The next few days could go a long way toward deciding the fate of the 2020 MLB season. On Tuesday, owners made their first official pitch to the Players’ Association for how the finances of the 2020 season will work. That plan was met with a profound lack of enthusiasm, taking away some recent optimism that the 2020 season will be played in some form and leaving the fate of the season hanging in the balance.
On Tuesday, the MLB proposed a financial plan that calls for players to be compensated on a sliding scale. Players making the most money would receive a smaller percentage of their expected 2020 salary while lower-paid players would receive a larger percentage. Players set to make over $20 million this season would receive no more than 20% of their original salary, while players making less than $1 million would be getting roughly 72.5% of their salary. However, that plan has been viewed by the players as borderline-insulting and a non-starter.
“The proposal involves massive additional pay cuts and the union is extremely disappointed,” the Players Association said in a statement. “We’re also far apart on health and safety protocols.”
The saga between the players and owners started back in March when the two sides agreed that players should receive a prorated salary in 2020 based on the number of games played. However, public comments the two sides have made since then have suggested that they no longer see eye to eye on the issue and are far apart.
The players believe that there is nothing left to discuss while the owners are desperate to renegotiate the financial element of the 2020 season. At the time of the March agreement, the owners believed that when games resumed, fans would be allowed in attendance. With that unlikely, the finances have changed, requiring a new financial agreement for the season, at least in their eyes.
Not An Option
While never officially proposed to the players, the owners agreed to pitch a 50-50 revenue sharing plan. However, when that plan was reportedly publicly, union representatives were quick to dismiss it.
The Players’ Association compared revenue sharing to a salary cap, which they vehemently oppose and won’t consider, even under these unique circumstances. With that in mind, the owners were left to scramble for an alternative plan before formally making their proposal to the players on Tuesday.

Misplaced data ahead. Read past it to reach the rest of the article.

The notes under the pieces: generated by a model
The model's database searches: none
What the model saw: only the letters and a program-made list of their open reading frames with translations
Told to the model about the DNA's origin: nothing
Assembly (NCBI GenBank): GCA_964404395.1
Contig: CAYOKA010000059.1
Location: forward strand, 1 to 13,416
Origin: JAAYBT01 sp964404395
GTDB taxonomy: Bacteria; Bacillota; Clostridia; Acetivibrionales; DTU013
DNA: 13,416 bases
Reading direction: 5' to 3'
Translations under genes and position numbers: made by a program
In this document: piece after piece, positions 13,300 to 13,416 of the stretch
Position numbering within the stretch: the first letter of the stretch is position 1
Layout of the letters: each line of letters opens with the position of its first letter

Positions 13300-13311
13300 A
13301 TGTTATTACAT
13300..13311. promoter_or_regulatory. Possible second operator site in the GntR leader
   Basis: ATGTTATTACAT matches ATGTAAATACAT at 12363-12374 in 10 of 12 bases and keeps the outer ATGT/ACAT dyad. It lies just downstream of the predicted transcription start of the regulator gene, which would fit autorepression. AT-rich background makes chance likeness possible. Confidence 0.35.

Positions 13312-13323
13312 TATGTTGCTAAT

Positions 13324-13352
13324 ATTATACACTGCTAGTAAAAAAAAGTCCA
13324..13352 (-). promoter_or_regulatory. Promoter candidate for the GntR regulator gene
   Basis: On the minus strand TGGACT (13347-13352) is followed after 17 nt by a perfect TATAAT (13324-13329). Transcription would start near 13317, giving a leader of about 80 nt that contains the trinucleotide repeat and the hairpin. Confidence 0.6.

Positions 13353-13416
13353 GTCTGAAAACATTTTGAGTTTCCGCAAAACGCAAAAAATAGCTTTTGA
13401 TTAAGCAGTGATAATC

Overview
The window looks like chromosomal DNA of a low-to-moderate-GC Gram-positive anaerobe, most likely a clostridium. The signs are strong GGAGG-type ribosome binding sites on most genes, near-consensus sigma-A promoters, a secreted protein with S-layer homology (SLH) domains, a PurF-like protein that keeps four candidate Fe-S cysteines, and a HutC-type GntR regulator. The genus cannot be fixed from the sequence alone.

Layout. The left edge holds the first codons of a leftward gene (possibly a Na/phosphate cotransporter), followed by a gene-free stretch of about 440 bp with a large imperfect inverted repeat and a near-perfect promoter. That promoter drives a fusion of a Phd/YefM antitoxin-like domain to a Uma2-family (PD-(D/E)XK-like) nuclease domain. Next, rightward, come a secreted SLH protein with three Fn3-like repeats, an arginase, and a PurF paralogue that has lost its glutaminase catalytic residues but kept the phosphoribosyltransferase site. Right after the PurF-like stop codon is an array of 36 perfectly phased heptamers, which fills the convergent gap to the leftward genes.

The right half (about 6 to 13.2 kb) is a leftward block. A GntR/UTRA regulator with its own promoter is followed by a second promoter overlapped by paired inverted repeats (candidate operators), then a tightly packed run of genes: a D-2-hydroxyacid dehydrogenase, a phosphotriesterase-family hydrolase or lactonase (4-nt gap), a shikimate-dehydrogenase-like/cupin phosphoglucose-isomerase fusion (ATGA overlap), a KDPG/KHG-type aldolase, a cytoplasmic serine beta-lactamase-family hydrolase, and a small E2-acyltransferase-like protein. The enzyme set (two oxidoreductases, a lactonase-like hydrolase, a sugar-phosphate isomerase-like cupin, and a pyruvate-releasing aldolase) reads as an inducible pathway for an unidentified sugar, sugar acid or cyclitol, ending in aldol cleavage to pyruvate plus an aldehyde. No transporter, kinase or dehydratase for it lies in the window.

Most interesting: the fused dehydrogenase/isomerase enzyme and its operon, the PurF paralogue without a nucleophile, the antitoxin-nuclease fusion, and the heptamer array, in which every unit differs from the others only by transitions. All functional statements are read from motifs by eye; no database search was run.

Unfortunately, the players appear to be no more receptive to the sliding-scale proposal than they were the revenue sharing plan. In fact, it’s not a given that the players will even make a counter proposal to continue negotiations. Max Scherzer, who is one of eight players on the union’s executive subcommittee, released a statement reiterating that the players have no interest in taking another pay cut after agreeing to prorated salaries.
Rather than responding to MLB’s plan, the Players’ Association is expected to propose its own plan, which reportedly includes playing at least 100 games at a prorated salary. Owners insist that they would lose a substantial amount of money if players receive prorated salaries without revenue from fans being in attendance at games. But the players remain skeptical of that assertion without teams offering any proof.
Regardless of documented proof, it seems likely that both players and owners will lose money in an abbreviated season that’s played without fans. However, both still recognize the long-term losses could be even greater if money gets in the way of the 2020 season being played. Right now, that could be the only thing that helps the sides moving toward a financial agreement despite the owners and players currently being miles apart, putting the 2020 season in doubt.
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